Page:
176
176
Babylonian Talmud, Tractate Hagigah, Venice: Daniel Bomberg, 1521
Estimate
30,00050,000
JUMP TO LOT
176
Babylonian Talmud, Tractate Hagigah, Venice: Daniel Bomberg, 1521
Estimate
30,00050,000
JUMP TO LOT

Details & Cataloguing

Important Judaica, including a Distinguished Private Collection

|
New York

Babylonian Talmud, Tractate Hagigah, Venice: Daniel Bomberg, 1521
29 folios (13 1/8 x 9 1/2 in.; 336 x 242 mm) (collation: i-iii8, iv5) on paper. Manuscript highlighting on f. 12r. Slight scattered staining; worming throughout, mostly marginal but some affecting a few individual words, all repaired; lower-outer corner soiled and/or repaired throughout; light dampstaining in outer edges and in gutter near head throughout; lower margin of f. [1] repaired; upper-outer corners of ff. [1]-6 repaired; ff. 12-13 strengthened along gutters. Modern ornately blind-tooled tan leather; spine in six compartments with raised binds; title and date lettered in gilt on spine; modern decorated paper flyleaves and pastedowns.
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Catalogue Note

Hagigah, the final tractate in the order Mo‘ed, takes its name from the korban hagigah, a special sacrifice offered during each of the three pilgrimage festivals: Passover, Shavuot, and Sukkot. In its three chapters, the treatise deals with the laws of such offerings, the duty of pilgrimage, and the rules of purity and impurity connected with sacred objects and the Temple. At the beginning of the second chapter, the Talmud uses a mishnaic teaching as a springboard to discuss the topics of Creation and the Heavenly Chariot, forming a self-contained “mystical midrash” that would subsequently serve as the basis for medieval mystical, including kabbalistic, speculation. The present volume was owned by Moses Gaster (1856-1939), hakham of the Spanish and Portuguese Jewish congregation in London and a great collector of Hebrew books and manuscripts.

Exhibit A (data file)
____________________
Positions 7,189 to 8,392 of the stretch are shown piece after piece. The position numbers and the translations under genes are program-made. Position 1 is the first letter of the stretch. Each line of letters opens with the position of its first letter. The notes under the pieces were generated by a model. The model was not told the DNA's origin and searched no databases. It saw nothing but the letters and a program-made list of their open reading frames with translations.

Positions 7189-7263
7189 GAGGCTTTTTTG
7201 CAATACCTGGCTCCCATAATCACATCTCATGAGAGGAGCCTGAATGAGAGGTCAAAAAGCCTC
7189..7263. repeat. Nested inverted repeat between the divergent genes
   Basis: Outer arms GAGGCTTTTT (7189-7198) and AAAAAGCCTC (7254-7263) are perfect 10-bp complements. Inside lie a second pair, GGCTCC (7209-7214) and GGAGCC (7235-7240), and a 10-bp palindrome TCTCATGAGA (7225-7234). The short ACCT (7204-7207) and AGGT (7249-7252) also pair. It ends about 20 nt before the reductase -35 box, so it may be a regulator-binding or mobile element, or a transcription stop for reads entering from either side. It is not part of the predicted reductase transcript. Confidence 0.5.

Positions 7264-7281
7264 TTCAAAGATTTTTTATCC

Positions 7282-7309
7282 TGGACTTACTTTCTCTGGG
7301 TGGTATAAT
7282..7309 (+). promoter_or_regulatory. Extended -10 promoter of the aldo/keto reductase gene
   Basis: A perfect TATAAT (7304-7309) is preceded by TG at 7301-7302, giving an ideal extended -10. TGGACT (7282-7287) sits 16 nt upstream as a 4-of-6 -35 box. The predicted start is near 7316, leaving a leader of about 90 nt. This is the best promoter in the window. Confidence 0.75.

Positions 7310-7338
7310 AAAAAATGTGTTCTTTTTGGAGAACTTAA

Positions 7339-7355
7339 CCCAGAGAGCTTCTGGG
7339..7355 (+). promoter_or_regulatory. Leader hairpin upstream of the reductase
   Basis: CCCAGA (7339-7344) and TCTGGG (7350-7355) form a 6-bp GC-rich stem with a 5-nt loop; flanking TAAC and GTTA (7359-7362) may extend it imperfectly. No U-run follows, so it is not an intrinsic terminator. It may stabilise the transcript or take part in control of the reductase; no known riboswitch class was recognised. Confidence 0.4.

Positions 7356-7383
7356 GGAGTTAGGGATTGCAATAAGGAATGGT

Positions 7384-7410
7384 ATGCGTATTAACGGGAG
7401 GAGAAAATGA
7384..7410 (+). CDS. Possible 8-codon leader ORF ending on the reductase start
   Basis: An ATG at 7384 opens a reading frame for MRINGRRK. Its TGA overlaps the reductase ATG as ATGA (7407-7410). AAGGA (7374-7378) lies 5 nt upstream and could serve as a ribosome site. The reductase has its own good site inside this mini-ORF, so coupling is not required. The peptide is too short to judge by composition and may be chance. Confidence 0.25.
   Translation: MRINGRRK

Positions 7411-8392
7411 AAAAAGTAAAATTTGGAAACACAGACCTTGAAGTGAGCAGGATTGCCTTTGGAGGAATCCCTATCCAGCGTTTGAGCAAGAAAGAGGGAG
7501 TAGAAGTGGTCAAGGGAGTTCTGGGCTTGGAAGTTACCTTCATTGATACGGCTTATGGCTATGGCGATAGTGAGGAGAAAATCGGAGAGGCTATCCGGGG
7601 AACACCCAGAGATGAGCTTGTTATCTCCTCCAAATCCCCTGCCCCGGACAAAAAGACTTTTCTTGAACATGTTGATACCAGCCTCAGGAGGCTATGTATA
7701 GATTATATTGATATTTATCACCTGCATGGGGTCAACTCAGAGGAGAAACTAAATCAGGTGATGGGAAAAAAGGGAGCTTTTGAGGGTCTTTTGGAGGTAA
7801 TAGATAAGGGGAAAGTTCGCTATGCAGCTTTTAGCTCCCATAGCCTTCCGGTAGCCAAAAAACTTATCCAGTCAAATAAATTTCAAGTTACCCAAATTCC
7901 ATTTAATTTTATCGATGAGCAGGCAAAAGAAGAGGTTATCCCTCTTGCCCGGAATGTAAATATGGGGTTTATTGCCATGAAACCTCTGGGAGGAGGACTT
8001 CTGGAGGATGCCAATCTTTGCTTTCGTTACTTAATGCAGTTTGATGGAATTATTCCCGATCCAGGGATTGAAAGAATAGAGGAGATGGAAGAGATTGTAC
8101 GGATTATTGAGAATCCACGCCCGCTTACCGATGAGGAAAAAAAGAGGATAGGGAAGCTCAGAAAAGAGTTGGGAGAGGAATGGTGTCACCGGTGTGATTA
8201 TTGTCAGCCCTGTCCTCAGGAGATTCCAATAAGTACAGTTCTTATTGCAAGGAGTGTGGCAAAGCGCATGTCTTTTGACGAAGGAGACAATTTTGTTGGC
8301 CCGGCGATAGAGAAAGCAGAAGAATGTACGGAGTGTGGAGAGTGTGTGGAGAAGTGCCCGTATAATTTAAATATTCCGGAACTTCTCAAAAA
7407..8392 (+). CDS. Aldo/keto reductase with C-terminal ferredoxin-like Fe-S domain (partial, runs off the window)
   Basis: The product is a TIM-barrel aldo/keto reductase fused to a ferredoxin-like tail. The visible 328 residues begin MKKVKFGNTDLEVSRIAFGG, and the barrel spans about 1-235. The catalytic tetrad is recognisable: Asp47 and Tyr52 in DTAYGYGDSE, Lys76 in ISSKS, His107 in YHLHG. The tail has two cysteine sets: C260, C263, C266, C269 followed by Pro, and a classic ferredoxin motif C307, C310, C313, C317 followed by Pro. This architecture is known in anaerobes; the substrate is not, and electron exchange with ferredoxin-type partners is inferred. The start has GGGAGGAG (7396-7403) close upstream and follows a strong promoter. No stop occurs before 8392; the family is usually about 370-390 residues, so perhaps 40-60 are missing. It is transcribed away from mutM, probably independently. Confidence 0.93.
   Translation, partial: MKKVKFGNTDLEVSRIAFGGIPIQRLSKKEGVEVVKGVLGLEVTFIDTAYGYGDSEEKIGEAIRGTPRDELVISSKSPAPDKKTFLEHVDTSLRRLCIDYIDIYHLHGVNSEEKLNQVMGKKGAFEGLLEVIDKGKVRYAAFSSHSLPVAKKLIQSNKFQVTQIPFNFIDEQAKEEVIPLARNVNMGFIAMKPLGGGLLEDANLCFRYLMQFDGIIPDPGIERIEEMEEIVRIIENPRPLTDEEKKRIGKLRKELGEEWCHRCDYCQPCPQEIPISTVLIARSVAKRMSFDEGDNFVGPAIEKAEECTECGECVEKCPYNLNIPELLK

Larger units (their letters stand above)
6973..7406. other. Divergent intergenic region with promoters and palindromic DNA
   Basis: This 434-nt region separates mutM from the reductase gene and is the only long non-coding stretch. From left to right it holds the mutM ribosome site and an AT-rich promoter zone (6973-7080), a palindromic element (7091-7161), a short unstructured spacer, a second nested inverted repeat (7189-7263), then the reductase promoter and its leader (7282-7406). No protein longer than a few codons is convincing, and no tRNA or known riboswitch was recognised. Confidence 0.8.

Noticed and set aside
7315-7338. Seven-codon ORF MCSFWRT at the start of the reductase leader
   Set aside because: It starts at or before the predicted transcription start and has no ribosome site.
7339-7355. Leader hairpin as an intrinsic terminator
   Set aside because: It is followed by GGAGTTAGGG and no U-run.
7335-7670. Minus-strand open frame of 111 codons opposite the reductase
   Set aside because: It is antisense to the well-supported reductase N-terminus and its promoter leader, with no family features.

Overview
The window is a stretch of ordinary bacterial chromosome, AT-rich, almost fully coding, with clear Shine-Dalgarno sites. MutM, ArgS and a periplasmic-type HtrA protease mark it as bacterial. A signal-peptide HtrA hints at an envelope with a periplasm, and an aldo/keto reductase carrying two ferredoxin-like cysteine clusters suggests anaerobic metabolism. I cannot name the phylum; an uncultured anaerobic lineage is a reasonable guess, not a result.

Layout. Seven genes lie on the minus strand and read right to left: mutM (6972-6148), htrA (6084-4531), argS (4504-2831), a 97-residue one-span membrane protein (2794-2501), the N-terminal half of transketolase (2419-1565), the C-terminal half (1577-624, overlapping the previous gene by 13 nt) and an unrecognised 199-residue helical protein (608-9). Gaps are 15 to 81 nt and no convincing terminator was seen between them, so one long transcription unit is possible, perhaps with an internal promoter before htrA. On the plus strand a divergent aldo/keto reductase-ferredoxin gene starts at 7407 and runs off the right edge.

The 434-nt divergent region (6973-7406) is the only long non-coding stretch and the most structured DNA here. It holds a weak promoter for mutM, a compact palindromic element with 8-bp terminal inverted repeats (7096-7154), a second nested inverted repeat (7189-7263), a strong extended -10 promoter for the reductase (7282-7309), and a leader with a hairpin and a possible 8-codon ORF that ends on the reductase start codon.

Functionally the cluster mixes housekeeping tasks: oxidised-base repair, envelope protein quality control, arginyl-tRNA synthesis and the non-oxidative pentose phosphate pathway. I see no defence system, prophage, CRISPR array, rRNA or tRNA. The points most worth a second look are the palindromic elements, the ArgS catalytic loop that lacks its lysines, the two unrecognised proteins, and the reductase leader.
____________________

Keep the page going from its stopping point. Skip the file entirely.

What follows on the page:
Provenance

M[oses] Gaster (f. [1v])

Literature

A.M. Habermann, Ha-madpis daniyyel bombirgi u-reshimat sifrei beit defuso (Safed: The Museum of Printing Art, 1978), 34 (no. 29).

Vinograd, Venice 42

Important Judaica, including a Distinguished Private Collection

|
New York